In addition to the argument that sedition restricts the right to question, criticize, and change rulers, which is fundamental to the concept of democracy, those opposed to sedition believe that if the British, who introduced sedition to oppress Indians, have repealed the law in their own country, there is no reason why India cannot do the same.
THE ARGUMENTS IN SUPPORT
While we mostly hear reasons against the sedition statute, there are also arguments in its favour. Supporters of IPC Section 124A believe it is useful for countering anti-national, separatist, and terrorist groups. Another argument in favour of the sedition legislation is that it protects the elected government against violent and unlawful efforts to topple it.
RECENT CASES UNDER IPC 124A
Author Arundhati Roy, environmental activist Disha Ravi, journalist Siddique Kapan, activist Umar Khalid, Sharjeel Imam, Devangana Kalita, Natasha Narwal, Asif Iqbal Tanha, Gulfisha Khatoon, Ishrat Jahan, Saifoora Zargar, and Meeran Haider are renowned figures who have been charged with sedition.
While Arundhati Roy was charged with sedition for her controversial views on Kashmir, environmental activist Disha Ravi was charged with sedition for releasing a “toolkit” for a global web campaign supporting the farmers’ protest against the Centre’s three agricultural policies.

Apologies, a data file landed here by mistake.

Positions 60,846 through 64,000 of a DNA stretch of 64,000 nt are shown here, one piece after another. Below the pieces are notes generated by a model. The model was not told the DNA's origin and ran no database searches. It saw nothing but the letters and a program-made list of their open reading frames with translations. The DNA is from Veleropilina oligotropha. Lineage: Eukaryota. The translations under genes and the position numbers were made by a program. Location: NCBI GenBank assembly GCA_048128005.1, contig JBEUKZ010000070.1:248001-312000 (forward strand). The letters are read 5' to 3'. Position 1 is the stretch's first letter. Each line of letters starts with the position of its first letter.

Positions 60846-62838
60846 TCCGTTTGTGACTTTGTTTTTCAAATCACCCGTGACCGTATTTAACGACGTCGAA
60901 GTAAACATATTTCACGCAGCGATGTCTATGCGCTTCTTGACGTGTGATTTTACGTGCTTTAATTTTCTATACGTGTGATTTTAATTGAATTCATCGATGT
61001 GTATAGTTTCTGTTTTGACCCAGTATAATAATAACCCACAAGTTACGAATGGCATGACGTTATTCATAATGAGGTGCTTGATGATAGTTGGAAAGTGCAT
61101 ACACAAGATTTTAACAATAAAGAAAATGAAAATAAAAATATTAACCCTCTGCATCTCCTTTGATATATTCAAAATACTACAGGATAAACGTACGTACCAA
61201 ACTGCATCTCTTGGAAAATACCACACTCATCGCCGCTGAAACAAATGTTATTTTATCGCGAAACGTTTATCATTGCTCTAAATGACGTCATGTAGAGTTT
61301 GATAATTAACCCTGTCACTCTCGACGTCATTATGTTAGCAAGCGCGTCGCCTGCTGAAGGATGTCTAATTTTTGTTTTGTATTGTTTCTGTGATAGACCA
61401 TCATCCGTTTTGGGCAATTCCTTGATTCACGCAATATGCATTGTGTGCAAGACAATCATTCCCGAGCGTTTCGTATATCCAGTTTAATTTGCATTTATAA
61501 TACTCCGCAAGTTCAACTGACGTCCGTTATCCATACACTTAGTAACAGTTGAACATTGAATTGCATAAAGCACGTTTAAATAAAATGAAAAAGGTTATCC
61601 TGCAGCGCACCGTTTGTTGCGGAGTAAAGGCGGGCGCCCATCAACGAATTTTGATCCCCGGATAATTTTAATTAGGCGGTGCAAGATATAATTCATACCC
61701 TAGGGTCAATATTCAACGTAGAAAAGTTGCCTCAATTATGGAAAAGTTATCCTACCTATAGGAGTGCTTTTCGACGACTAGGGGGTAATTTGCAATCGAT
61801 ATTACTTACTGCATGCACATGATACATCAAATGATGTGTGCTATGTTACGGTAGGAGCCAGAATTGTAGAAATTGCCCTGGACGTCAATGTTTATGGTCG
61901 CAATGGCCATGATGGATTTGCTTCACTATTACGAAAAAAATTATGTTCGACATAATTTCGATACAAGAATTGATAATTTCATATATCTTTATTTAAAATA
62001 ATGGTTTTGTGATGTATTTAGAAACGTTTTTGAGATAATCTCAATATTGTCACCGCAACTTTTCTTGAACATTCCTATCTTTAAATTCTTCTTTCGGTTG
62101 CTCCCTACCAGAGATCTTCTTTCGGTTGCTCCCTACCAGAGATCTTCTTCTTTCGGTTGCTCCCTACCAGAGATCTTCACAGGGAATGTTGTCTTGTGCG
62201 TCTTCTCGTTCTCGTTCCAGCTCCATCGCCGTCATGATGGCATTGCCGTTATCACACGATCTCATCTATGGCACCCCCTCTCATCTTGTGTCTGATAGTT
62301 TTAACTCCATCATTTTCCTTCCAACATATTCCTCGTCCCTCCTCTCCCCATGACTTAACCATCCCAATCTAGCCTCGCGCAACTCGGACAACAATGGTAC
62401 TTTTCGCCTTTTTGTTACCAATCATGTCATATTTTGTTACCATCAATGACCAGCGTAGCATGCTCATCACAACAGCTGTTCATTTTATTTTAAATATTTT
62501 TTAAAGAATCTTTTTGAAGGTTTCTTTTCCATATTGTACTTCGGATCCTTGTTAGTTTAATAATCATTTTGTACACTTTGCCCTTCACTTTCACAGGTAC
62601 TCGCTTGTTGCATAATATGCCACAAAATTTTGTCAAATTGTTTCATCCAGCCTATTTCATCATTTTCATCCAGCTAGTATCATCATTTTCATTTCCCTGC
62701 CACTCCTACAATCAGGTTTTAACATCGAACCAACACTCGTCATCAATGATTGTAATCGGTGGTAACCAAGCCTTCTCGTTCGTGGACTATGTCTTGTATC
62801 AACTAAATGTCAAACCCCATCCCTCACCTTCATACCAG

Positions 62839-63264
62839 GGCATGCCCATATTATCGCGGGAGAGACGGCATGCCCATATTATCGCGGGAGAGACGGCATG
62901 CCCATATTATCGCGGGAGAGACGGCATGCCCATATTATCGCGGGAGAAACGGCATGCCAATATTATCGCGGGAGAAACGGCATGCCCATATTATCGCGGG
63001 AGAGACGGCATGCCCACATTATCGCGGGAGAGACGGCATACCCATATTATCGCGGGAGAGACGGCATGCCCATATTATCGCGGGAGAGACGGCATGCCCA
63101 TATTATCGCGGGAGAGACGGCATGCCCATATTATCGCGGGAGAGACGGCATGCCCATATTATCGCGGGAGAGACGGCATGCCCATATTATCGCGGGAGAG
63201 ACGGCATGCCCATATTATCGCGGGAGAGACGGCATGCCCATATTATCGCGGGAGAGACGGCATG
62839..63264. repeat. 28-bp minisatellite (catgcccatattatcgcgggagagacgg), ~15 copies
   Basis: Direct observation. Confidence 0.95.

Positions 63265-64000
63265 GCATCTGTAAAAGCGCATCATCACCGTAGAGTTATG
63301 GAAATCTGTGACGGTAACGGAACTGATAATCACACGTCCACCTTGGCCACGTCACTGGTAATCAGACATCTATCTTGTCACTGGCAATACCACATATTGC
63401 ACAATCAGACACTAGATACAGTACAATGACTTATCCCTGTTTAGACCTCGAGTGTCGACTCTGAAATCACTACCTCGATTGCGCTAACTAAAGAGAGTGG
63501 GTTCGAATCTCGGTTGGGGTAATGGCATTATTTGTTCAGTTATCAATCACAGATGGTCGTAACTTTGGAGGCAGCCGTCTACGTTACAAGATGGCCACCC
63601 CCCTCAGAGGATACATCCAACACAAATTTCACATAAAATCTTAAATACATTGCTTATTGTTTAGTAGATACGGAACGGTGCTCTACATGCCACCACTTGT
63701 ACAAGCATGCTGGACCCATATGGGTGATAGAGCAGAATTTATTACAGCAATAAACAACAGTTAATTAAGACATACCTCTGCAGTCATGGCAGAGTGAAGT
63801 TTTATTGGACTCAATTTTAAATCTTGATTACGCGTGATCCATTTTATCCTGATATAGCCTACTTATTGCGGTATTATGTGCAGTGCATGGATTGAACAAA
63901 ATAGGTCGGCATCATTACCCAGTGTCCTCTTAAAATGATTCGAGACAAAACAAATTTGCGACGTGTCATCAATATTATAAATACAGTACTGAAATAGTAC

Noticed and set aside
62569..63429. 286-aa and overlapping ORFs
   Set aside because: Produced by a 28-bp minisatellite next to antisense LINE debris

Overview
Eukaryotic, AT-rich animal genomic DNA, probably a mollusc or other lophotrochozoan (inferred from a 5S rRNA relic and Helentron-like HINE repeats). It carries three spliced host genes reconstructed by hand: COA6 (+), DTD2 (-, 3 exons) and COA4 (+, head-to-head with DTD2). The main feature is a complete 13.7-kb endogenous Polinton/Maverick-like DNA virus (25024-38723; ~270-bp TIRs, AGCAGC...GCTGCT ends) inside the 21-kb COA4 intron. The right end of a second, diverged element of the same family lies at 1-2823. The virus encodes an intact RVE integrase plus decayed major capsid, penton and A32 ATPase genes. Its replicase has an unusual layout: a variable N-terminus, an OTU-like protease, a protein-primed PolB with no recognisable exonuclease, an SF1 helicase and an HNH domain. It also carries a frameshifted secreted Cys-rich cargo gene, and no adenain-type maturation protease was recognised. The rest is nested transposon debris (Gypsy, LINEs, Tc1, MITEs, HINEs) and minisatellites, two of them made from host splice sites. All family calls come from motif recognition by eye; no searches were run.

Journalist Siddique Kapan was charged with sedition for his suspected ties to the Popular Front of India (PFI), an extreme Islamic organisation.
In the meanwhile, activists Umar Khalid, Sharjeel Imam, Devangana Kalita, Natasha Narwal, Asif Iqbal Tanha, Gulfisha Khatoon, Ishrat Jahan, Safoora Zargar, and Meeran Haider have been charged with sedition for allegedly inciting rioting in Delhi in February 2020.
In 1891, the first documented application of sedition law occurred in a trial against newspaper publisher Jogendra Chandra Bose. The statute was also utilised against Bal Gangadhar Tilak, Mahatma Gandhi, Jawaharlal Nehru, Abul Kalam Azad, and Vinayak Damodar during the time.
This is not the first time the Supreme Court has considered the legitimacy of sedition. It was first considered by the court in the landmark case Kedar Nath v. State of Bihar (1962). In this instance, the court affirmed the constitutionality of the statute on the grounds that the state needs this authority to defend itself.
Nonetheless, the court stipulated that “a person may only be punished for sedition if his actions incited violence or had the aim or propensity to produce public disorder or disturb public peace.”
On May 10, the Supreme Court will hear petitions challenging the sedition statute brought separately by retired army officer SG Vombatkere, the Editors Guild of India, TMC MP Mahua Moitra, NGO PUCL, and certain journalists.
On May 5, a bench of three judges composed of Chief Justice N V Ramana and Justices Surya Kant and Hima Kohli announced that it would hear arguments on May 10 regarding the legal question of whether the petitions challenging the colonial-era penal law on sedition should be referred to a larger bench for reconsideration of the 1962 verdict of a five-judge constitution bench in the Kedar Nath Singh case.